Both mining giants have previously warned that labour shortages are affecting the operations of their big WA iron ore business units and even when border restrictions ease, they are planning for continued problems with workforce absenteeism caused by COVID isolation requirements.
Mineral Resources (ASX: MIN), a second-tier iron ore producer, this week provided a fresh look at the challenge of labour shortages in WA and the discounting of low-grade iron ore by Chinese steel mills.
It was that combination which played a leading role in the company dropping its dividend for the half-year to 31 December after a $500 million profit plunge from $520 million in the opening half of last financial year to a lowly $20 million in the latest half.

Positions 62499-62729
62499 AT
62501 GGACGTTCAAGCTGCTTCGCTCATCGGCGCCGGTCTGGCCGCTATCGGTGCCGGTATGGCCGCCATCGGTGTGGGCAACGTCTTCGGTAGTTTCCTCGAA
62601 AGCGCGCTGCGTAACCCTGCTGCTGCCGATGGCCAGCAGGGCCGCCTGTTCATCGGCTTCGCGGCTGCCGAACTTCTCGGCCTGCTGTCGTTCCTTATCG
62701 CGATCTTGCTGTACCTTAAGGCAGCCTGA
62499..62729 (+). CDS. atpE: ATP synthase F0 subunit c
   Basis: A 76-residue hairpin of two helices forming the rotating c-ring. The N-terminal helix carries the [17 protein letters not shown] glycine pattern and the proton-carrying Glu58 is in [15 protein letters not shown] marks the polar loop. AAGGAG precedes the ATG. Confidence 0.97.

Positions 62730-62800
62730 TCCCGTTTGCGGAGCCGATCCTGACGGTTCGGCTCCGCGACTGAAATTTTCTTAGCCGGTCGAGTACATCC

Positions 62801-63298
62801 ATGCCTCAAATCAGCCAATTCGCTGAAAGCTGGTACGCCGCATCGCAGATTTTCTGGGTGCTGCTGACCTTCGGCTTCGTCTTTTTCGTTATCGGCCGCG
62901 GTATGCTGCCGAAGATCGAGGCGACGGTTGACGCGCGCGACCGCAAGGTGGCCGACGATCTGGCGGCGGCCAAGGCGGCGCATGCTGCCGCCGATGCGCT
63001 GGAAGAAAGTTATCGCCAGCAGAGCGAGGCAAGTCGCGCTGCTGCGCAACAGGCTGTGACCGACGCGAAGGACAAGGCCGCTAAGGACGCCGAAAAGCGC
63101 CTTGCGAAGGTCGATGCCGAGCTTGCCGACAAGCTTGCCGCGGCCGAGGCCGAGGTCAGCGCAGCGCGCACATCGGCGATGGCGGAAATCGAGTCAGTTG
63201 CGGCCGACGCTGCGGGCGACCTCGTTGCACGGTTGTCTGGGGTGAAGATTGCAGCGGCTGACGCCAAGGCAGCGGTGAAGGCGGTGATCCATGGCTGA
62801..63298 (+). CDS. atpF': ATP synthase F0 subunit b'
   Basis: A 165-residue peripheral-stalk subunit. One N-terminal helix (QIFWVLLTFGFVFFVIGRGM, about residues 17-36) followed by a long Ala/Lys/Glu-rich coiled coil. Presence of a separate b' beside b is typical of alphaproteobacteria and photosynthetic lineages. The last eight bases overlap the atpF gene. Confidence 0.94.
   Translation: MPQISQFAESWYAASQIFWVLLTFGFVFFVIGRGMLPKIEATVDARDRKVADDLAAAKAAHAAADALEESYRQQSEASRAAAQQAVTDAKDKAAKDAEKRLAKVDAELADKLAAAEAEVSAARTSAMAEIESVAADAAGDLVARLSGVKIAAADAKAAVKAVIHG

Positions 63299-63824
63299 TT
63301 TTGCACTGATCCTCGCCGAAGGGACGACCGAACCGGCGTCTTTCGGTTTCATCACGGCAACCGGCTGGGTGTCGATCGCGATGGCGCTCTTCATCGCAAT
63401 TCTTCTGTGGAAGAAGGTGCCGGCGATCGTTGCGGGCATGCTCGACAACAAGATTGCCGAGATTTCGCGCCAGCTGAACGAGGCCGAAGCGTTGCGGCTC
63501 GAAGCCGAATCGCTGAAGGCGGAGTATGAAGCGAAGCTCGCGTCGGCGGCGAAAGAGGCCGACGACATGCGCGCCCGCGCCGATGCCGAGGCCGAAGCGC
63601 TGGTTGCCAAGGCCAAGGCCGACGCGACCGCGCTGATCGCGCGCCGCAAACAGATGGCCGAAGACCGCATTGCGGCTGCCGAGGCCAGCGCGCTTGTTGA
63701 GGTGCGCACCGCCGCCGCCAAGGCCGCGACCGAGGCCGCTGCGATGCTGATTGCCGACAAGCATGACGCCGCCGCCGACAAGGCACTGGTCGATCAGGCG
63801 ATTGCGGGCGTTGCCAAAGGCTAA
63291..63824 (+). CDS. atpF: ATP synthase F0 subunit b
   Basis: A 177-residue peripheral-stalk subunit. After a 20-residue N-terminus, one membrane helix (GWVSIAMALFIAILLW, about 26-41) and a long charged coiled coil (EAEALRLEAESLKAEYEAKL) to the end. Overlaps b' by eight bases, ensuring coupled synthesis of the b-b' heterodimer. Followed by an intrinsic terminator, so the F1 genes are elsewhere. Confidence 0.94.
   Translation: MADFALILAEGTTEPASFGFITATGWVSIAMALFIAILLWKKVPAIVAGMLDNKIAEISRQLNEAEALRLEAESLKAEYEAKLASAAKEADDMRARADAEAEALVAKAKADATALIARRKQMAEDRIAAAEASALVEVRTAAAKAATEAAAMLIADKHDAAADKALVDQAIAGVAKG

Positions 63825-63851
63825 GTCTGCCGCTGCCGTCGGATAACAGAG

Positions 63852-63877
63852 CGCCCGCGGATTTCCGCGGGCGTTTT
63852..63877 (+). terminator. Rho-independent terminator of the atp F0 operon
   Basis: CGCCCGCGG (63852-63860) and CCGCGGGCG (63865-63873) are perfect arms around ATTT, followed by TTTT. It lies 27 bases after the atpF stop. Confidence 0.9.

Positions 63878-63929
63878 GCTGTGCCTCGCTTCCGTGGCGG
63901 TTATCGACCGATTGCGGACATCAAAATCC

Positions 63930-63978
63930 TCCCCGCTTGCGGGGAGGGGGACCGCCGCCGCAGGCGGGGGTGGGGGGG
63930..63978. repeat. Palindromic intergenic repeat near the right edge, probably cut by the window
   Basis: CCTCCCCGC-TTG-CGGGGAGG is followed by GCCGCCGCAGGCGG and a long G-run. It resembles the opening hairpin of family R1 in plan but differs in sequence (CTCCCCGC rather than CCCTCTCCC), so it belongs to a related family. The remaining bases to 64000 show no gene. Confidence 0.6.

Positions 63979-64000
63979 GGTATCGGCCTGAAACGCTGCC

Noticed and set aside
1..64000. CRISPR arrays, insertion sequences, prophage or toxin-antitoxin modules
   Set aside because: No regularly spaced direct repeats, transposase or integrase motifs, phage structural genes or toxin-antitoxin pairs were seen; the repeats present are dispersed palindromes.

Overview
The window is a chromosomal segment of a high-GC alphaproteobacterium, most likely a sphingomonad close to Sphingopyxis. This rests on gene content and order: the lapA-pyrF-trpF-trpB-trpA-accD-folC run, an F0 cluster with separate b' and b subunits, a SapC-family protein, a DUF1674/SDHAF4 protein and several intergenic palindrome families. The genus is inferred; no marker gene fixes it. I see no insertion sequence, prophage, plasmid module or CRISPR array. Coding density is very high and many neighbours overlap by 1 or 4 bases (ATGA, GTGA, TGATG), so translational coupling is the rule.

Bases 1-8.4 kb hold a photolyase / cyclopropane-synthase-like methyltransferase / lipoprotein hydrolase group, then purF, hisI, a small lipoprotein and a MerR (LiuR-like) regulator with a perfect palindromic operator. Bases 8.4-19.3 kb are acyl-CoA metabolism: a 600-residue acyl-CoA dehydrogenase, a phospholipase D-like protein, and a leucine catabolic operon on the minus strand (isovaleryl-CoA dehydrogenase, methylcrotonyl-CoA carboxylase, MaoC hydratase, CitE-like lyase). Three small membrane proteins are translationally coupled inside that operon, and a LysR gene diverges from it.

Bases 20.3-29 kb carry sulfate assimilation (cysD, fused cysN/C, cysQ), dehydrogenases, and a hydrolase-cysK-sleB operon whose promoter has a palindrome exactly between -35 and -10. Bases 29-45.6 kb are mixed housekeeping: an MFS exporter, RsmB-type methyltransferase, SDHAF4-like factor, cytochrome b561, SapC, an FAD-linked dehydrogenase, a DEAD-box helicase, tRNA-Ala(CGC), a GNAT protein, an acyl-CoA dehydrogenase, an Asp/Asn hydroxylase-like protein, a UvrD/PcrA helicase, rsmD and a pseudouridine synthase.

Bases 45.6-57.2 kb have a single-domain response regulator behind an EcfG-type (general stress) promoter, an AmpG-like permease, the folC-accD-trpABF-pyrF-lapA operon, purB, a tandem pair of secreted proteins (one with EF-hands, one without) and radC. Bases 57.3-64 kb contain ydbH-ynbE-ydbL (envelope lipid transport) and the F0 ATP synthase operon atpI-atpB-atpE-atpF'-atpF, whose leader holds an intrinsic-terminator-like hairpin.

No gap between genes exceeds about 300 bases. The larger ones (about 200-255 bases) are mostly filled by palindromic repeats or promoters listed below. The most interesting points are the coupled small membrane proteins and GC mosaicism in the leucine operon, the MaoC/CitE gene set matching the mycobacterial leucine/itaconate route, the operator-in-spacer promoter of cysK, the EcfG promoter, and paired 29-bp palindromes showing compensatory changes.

There is now abundant evidence that Australian mining is facing a cost crisis which is being masked by high commodity prices.
If the high prices remain, which is highly unlikely over the long run, the problem might be manageable.
But when commodity prices retreat from near record levels, today’s higher costs will almost certainly remain and might continue to rise in tune with higher rates of inflation, leading to an unpleasant pincer squeeze on profits as sliding revenues bump into rising costs.
Investing in mining today ought to come with a wealth warning as costs bite.